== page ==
DUNCAN BARKES: It’s wrong to demonise those claiming benefits

People on benefits are scroungers just fleecing the system... the increase in food bank usage is simply down to those who spend their money on non-essentials instead…

Friday, 31st January 2014, 5:00 am

These are clearly ridiculous suggestions, yet increasingly there seems to be a growing demonisation of people who seek help from the state or from charities.

One of the main causes of this growing hatred towards anyone on benefits seems to be the ample amounts of ‘poverty porn’ that is served up by elements of the media.

A current example is Benefits Street, the Channel 4 programme that features some of the residents of a Birmingham street. Many of them do not work and recent scenes have included participants explaining how to shoplift.

Much has been written about this show and even MPs have passed comment on it, which is highly worrying.

Such programmes are utterly contrived and edited in such a way to create maximum impact, yet many viewers have now concluded this is how all people on benefits behave.

If you seriously take this TV programme at face value and believe it represents all those out of work and claiming benefits, then you are an idiot.

As with anything in life, there will always be people who take the mickey out of the system and I am in no doubt there are some who are quite wrongly in receipt of benefits and who are breaking the law.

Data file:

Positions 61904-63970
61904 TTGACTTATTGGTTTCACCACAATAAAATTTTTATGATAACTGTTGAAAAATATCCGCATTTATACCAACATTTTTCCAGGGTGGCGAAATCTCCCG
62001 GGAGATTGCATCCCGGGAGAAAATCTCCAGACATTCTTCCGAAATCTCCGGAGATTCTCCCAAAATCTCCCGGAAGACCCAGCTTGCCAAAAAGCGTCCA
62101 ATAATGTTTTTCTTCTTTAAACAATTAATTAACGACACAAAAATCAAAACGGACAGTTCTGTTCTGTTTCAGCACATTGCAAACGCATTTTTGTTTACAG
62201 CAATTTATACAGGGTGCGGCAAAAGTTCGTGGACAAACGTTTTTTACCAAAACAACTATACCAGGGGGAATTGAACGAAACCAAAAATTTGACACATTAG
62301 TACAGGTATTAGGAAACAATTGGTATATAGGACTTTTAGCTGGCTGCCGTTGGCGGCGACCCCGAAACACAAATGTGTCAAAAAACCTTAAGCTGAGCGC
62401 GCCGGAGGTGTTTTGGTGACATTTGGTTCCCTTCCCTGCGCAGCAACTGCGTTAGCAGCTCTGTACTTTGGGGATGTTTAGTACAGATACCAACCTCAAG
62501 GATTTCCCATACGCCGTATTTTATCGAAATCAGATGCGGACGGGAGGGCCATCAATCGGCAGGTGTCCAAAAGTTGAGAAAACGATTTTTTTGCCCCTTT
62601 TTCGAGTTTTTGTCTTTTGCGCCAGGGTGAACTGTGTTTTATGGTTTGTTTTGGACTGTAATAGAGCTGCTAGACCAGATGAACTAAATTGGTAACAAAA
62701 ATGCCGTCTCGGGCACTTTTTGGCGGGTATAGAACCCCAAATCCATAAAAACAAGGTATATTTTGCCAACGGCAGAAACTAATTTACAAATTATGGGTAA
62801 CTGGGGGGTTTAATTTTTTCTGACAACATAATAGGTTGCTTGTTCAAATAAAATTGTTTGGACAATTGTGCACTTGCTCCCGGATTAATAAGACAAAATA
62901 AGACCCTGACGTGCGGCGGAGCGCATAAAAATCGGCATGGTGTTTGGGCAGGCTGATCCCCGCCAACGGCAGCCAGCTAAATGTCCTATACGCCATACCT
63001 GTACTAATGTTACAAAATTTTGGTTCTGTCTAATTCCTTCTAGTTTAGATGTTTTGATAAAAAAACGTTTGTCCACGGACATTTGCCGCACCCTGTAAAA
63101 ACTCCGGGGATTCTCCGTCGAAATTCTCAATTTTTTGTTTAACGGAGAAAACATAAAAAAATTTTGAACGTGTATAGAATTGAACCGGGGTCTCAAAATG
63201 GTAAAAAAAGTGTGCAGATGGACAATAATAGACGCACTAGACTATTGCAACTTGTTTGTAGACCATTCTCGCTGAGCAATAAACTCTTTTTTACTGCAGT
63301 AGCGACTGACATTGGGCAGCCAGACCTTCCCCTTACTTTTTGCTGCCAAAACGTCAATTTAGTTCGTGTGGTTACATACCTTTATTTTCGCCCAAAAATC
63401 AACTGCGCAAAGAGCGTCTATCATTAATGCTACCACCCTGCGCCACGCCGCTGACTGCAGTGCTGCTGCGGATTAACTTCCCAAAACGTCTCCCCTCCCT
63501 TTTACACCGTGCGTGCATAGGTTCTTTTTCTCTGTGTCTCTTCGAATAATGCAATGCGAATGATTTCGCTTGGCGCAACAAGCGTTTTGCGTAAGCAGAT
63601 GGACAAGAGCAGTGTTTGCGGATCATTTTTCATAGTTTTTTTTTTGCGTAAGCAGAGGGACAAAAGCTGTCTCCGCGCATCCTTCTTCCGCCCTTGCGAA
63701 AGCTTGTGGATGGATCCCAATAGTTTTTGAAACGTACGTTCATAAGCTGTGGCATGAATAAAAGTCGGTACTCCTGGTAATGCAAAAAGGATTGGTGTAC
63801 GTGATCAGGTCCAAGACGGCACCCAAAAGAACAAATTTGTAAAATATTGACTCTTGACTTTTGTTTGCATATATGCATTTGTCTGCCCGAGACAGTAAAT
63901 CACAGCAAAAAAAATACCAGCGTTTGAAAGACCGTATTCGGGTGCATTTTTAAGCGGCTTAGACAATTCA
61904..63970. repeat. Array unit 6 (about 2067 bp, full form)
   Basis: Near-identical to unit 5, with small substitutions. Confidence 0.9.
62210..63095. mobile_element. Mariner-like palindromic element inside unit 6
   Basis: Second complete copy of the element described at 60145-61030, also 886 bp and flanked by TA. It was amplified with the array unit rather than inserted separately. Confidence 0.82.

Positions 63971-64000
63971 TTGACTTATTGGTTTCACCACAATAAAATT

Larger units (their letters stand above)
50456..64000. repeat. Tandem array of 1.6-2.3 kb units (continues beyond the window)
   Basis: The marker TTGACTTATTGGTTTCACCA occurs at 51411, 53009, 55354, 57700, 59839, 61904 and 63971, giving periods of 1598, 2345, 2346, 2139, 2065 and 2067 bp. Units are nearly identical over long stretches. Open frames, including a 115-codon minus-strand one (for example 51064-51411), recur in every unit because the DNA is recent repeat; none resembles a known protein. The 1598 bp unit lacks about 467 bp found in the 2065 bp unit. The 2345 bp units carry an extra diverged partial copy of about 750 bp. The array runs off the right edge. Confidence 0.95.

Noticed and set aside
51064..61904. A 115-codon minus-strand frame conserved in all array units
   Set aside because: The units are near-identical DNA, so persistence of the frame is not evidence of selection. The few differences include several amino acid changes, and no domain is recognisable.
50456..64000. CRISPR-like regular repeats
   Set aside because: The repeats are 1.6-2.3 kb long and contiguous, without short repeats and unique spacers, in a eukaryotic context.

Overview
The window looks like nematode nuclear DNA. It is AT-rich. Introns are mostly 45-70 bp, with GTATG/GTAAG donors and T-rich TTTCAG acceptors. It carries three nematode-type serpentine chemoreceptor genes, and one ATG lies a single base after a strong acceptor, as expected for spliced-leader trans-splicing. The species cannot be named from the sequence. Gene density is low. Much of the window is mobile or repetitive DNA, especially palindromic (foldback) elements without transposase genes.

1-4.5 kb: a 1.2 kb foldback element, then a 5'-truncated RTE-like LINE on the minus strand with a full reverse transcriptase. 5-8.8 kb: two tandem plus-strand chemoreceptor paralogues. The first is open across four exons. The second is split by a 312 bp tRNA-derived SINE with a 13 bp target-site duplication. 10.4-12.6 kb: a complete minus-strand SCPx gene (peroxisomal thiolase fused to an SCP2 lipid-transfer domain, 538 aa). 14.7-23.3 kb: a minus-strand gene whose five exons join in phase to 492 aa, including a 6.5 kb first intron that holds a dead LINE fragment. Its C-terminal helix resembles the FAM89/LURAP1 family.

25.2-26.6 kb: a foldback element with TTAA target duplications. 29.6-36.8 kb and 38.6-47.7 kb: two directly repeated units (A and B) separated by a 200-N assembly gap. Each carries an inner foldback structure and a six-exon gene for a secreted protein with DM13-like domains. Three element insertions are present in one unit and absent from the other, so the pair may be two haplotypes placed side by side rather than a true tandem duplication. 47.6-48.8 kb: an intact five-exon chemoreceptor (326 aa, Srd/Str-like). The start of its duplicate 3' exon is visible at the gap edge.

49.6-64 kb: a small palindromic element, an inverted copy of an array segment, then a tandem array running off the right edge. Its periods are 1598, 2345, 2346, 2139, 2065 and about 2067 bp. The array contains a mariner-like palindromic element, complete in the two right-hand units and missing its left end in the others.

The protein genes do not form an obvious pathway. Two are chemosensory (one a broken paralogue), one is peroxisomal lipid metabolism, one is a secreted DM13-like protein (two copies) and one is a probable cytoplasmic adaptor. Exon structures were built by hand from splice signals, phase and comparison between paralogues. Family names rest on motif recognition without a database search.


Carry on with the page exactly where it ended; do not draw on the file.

They should, of course, face the penalties. But to say this is representative of the majority is ignorant.

It is like suggesting that every teacher is having an affair with a pupil; that every doctor is a Harold Shipman; that every MP fiddles their expenses. Ludicrous in the extreme, yet many people are still branding all those on benefits as lazy scroungers.

Edwina Currie took it a step further last week, suggesting in an interview that those using food banks spend their money on dog food and tattoos instead.

Usage of food banks has increased massively over the last year and Edwina’s reasoning behind this is highly insulting to both those who use these facilities out of desperation and to the many excellent charities that run them.

Bashing those on benefits has become a new national sport, fuelled by carefully constructed programmes and articles. The real danger is that so many appear to be falling for the propaganda.

Child benefit, tax credits, the state pension, the winter fuel allowance – all are provided by the welfare state and are a form of benefit. If you are tempted to demonise those on benefits, think long and hard. Chances are you are a recipient of a benefit yourself. Would you class yourself as a scrounger?